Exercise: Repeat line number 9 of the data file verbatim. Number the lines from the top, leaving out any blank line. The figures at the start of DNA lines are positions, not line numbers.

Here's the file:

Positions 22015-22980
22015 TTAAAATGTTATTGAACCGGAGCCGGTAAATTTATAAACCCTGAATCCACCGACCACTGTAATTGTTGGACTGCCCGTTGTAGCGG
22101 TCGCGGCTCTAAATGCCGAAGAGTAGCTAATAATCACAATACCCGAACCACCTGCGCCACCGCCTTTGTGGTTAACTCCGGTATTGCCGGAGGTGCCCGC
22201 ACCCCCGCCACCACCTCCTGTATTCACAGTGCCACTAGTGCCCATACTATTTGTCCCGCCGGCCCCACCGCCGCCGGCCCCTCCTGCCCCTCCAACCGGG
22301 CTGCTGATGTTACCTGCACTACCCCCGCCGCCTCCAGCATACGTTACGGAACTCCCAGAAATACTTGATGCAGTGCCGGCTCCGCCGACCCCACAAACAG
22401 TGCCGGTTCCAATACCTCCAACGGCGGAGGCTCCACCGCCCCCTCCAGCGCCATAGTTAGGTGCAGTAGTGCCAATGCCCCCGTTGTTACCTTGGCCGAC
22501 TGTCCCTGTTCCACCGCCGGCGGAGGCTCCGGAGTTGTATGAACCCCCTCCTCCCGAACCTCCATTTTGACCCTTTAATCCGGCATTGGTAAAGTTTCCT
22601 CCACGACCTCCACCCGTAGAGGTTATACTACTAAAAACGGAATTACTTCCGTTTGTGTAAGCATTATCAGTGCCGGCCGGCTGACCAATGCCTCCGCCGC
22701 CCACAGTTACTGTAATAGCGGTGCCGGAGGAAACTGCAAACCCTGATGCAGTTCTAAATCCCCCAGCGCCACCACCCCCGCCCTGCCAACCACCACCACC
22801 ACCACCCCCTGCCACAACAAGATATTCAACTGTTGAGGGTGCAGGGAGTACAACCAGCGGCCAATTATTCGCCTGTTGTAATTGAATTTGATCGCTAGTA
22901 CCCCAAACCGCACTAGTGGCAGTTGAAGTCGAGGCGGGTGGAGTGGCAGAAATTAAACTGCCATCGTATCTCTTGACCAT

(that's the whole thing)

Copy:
22701 CCACAGTTACTGTAATAGCGGTGCCGGAGGAAACTGCAAACCCTGATGCAGTTCTAAATCCCCCAGCGCCACCACCCCCGCCCTGCCAACCACCACCACC